Current nosology of anxiety disorders neglects the somatic aspects and physical manifestations of anxiety, and in general, therapeutic interventions focus only cognitive/psychological aspects of anxiety. Cognitive-behavioral therapy (CBT) may be effective in treating the cognitive distortions associated with the chronicity of the illness and negative emotions. Baeza-Velasco et al38 found that patients with JHS/hEDS have a tendency toward dysfunctional coping strategies, and CBT may be useful to address those symptoms. Moreover, these individuals often suffer from kinesiophobia and hyperalgesia. Some pilot CBT strategies have been developed, and research suggests that along with exercise, CBT can be a valuable pain management tool in patients with JHS/hEDS.39
Nonetheless, these patients often suffer from several somatic complaints and bodily manifestations (eg, somatosensory amplification, dysautonomia) that require treatment. Thus, interventions that address mind and body connections should be implemented. Some research found meditative therapies for anxiety disorders can be effective,40,41 although further randomized controlled trials are needed.
Based on our proposed “Neuroconnective phenotype,” we suggest a new therapeutic approach to address the 5 dimensions of this phenotype.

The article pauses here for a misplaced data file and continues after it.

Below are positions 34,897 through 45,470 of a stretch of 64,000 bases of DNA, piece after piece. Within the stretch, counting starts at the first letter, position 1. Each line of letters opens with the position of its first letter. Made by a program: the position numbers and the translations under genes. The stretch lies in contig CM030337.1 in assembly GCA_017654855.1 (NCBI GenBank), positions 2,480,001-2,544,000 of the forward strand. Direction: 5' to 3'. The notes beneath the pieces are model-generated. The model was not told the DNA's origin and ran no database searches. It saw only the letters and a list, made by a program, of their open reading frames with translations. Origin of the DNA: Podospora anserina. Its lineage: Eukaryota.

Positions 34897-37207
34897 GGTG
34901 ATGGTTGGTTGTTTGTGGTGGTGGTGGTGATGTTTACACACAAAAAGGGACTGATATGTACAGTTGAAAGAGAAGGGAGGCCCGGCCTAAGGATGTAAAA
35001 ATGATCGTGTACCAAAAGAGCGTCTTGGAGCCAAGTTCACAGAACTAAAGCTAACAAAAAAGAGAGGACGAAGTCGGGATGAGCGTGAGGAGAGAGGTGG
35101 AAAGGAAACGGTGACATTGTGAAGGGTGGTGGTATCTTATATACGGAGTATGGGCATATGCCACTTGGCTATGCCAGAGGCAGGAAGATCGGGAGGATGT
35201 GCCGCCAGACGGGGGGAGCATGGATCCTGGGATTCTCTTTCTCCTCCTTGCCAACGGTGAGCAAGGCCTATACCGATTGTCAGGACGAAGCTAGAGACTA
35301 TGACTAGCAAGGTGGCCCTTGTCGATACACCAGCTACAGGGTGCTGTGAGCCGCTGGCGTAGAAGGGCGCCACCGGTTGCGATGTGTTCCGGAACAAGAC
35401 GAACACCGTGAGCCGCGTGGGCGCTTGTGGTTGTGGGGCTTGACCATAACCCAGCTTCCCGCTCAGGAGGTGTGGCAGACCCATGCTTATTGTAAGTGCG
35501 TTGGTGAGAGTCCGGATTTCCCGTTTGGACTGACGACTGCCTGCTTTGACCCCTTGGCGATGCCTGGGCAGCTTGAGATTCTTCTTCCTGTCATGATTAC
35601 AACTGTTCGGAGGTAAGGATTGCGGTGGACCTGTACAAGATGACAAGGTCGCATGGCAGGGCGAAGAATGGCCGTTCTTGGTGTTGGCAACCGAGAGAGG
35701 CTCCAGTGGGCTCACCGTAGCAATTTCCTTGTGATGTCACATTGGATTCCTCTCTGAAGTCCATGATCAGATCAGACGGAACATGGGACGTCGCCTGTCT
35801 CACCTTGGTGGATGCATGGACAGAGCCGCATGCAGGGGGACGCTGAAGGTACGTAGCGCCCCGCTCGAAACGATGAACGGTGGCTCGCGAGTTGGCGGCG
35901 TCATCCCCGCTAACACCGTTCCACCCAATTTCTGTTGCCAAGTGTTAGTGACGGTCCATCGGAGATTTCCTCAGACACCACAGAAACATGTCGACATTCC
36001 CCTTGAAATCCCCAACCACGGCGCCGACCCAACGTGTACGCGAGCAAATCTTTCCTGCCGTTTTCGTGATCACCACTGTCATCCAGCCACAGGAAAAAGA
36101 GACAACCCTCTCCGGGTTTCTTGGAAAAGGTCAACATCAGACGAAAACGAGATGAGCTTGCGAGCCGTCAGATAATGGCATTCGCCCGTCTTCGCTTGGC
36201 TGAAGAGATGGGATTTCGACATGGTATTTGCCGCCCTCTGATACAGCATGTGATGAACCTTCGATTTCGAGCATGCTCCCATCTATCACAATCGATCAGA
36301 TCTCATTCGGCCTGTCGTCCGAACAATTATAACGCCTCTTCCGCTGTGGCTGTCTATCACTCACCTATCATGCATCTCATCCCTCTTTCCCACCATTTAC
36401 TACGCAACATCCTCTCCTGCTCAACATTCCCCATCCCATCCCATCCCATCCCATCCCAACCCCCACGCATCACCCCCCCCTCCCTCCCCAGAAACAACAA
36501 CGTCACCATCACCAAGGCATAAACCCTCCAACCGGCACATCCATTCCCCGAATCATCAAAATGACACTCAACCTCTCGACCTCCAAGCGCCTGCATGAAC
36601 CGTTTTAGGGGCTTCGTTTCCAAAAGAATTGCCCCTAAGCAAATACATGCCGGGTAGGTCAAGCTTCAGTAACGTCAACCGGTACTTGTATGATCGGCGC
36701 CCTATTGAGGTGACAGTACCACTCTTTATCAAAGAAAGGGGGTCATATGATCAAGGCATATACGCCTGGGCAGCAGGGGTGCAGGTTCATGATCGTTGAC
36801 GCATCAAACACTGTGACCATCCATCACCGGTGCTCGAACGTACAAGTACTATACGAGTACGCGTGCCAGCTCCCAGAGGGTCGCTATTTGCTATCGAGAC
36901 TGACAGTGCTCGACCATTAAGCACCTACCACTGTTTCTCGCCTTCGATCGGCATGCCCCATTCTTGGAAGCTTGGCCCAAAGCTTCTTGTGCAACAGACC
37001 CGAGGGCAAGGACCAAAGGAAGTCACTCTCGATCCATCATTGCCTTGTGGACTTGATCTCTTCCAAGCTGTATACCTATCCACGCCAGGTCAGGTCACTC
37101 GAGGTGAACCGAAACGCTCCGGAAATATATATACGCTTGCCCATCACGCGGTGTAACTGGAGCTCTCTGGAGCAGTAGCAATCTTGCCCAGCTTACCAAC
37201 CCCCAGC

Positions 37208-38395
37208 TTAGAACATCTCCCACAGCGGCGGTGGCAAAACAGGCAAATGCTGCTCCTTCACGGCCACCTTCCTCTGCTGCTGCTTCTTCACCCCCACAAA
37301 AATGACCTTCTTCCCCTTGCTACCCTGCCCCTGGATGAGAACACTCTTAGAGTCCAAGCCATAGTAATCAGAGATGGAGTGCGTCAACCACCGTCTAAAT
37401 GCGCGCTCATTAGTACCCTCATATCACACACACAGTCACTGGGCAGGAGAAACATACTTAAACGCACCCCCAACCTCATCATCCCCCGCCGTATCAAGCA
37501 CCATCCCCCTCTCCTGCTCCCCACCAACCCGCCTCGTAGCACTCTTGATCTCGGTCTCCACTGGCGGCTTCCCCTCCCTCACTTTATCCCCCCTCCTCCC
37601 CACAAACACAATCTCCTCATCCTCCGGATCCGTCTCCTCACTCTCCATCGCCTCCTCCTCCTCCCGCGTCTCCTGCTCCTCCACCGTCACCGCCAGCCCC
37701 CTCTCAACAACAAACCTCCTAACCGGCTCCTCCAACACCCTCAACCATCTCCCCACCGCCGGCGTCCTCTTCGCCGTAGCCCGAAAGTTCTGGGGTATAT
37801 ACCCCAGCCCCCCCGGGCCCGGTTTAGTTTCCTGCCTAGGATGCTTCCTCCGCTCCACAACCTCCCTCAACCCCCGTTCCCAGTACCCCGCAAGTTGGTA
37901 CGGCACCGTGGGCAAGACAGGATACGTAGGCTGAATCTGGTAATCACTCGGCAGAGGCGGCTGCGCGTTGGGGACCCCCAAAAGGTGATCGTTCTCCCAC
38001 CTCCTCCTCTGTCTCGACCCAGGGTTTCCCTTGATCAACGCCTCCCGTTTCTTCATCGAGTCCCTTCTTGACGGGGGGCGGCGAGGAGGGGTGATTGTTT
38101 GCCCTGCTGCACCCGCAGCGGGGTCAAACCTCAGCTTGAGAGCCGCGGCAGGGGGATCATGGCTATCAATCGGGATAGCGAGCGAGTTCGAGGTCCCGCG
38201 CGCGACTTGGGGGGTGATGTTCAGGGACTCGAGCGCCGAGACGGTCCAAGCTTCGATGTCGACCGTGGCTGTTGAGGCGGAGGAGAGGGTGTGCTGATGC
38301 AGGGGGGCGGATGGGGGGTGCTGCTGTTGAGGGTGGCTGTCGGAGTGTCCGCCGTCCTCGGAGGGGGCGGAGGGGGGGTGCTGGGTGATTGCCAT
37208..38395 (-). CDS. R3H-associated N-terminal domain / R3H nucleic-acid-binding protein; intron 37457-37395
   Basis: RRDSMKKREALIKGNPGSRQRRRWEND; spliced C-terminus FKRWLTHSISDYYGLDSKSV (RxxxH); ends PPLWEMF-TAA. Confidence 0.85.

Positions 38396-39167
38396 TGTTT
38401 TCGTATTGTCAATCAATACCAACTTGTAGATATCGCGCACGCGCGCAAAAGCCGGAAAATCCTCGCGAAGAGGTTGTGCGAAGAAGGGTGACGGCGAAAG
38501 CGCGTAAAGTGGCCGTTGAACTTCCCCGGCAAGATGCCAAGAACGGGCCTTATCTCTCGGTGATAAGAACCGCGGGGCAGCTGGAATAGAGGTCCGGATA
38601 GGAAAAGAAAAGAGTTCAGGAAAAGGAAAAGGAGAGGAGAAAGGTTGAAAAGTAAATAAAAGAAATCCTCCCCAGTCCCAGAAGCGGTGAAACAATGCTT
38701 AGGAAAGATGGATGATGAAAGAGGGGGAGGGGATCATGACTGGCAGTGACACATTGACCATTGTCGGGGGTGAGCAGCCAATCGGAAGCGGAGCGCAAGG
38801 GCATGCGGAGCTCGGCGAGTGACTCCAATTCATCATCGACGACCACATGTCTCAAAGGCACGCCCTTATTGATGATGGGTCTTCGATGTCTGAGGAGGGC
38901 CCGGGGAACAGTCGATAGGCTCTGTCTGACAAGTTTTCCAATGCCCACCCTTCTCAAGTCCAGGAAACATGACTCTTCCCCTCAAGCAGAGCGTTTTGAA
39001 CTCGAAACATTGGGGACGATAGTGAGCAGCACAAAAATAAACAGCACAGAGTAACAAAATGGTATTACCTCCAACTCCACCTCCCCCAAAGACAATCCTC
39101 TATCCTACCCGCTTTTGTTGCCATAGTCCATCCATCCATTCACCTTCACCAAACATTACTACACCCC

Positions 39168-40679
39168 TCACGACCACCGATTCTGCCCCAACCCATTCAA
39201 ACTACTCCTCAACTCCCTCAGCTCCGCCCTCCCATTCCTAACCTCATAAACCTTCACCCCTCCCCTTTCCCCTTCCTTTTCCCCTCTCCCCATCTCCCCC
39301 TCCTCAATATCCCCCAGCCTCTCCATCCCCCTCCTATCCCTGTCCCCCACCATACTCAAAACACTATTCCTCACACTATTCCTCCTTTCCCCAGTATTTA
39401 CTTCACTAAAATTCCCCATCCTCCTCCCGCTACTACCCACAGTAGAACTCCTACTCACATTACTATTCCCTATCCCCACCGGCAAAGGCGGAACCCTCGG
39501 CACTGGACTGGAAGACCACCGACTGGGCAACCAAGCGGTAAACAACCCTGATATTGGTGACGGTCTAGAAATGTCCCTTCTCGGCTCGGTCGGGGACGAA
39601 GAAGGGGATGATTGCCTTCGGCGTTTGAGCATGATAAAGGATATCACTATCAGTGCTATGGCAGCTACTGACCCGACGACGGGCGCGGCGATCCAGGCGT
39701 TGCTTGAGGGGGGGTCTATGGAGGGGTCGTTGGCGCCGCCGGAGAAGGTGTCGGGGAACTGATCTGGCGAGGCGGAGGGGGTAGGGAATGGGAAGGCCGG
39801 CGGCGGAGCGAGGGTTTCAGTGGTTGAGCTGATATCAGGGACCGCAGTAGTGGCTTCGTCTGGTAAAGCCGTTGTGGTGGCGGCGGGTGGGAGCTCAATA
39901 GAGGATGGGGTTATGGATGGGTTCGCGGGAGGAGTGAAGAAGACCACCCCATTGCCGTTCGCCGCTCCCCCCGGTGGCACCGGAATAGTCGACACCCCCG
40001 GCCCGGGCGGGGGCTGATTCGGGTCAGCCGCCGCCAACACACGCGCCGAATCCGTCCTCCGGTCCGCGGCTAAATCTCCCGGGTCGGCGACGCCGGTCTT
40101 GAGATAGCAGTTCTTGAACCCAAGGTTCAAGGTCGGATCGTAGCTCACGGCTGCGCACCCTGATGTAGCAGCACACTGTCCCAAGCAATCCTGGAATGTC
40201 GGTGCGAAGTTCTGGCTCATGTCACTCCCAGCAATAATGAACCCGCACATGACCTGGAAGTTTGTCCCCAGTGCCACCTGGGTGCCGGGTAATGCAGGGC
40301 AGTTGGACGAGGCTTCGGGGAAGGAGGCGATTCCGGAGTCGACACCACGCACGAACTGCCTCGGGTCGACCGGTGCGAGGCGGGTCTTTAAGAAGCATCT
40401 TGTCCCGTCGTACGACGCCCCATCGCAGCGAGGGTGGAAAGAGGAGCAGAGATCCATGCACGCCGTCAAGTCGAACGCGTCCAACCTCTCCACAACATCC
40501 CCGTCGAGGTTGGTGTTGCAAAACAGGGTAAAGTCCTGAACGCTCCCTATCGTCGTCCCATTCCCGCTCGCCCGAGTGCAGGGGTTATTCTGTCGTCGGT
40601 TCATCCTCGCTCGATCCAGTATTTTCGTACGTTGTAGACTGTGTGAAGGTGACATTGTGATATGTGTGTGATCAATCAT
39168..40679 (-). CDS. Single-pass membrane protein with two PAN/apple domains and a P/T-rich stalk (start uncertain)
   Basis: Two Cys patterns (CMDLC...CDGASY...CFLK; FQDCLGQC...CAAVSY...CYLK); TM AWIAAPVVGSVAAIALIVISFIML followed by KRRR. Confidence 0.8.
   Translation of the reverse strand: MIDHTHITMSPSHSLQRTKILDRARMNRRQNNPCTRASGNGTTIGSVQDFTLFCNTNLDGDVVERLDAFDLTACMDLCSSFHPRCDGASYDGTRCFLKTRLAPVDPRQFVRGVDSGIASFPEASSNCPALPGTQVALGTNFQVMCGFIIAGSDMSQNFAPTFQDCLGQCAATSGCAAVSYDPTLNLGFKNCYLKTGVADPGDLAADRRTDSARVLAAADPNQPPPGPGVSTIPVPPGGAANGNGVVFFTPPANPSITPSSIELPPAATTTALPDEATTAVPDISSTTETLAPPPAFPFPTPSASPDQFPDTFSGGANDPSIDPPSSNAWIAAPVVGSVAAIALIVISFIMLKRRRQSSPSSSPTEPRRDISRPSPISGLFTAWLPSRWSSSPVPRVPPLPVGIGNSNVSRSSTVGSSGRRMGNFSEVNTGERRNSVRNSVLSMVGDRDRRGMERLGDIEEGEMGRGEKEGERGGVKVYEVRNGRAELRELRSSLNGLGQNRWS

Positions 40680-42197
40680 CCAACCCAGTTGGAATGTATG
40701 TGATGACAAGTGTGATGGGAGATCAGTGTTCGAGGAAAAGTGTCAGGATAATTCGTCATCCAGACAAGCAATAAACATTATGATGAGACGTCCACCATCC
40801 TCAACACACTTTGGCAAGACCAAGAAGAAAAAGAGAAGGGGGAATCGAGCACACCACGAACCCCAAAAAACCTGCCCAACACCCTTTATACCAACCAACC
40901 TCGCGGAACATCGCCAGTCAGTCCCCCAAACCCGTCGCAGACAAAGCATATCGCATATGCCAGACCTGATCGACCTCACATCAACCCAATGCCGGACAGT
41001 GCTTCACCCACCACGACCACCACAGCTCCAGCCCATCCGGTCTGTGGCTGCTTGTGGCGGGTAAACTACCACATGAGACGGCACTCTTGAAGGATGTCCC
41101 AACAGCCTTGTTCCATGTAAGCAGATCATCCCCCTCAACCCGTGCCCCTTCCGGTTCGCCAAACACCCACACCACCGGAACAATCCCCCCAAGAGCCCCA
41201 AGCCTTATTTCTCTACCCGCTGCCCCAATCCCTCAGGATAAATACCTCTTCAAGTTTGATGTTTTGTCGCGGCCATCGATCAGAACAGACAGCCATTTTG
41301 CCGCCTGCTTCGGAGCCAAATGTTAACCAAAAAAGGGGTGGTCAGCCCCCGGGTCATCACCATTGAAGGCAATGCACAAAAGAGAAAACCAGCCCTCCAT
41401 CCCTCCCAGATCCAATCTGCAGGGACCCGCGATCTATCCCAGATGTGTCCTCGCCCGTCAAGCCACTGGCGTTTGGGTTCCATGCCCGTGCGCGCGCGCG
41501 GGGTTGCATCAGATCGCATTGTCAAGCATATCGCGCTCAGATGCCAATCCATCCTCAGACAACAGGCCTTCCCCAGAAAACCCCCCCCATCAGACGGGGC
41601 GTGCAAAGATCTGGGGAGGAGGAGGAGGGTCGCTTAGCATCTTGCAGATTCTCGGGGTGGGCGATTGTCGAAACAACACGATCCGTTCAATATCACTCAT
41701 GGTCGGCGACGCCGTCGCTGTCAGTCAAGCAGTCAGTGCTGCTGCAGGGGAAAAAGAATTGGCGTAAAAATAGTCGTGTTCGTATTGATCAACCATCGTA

Somatic symptoms, such as blue sclera, dislocations, scars, easy bruising, and leptosomatic somatotype, do not require specific intervention, but they provide information about the physical phenotype of JHS/hEDS and can facilitate the diagnosis.
Somatic illnesses. Treatment must address often-found comorbid medical conditions, such as irritable bowel syndrome, other gastrointestinal conditions, temporomandibular dysfunction, fatigue, fibromyalgia, and dysautonomia. Obviously specific attention must be paid to JHS/hEDS, which responds relatively well to physical treatments, including aerobic exercise, and particularly well to expert physiotherapy. Relaxation and meditation techniques also are effective.
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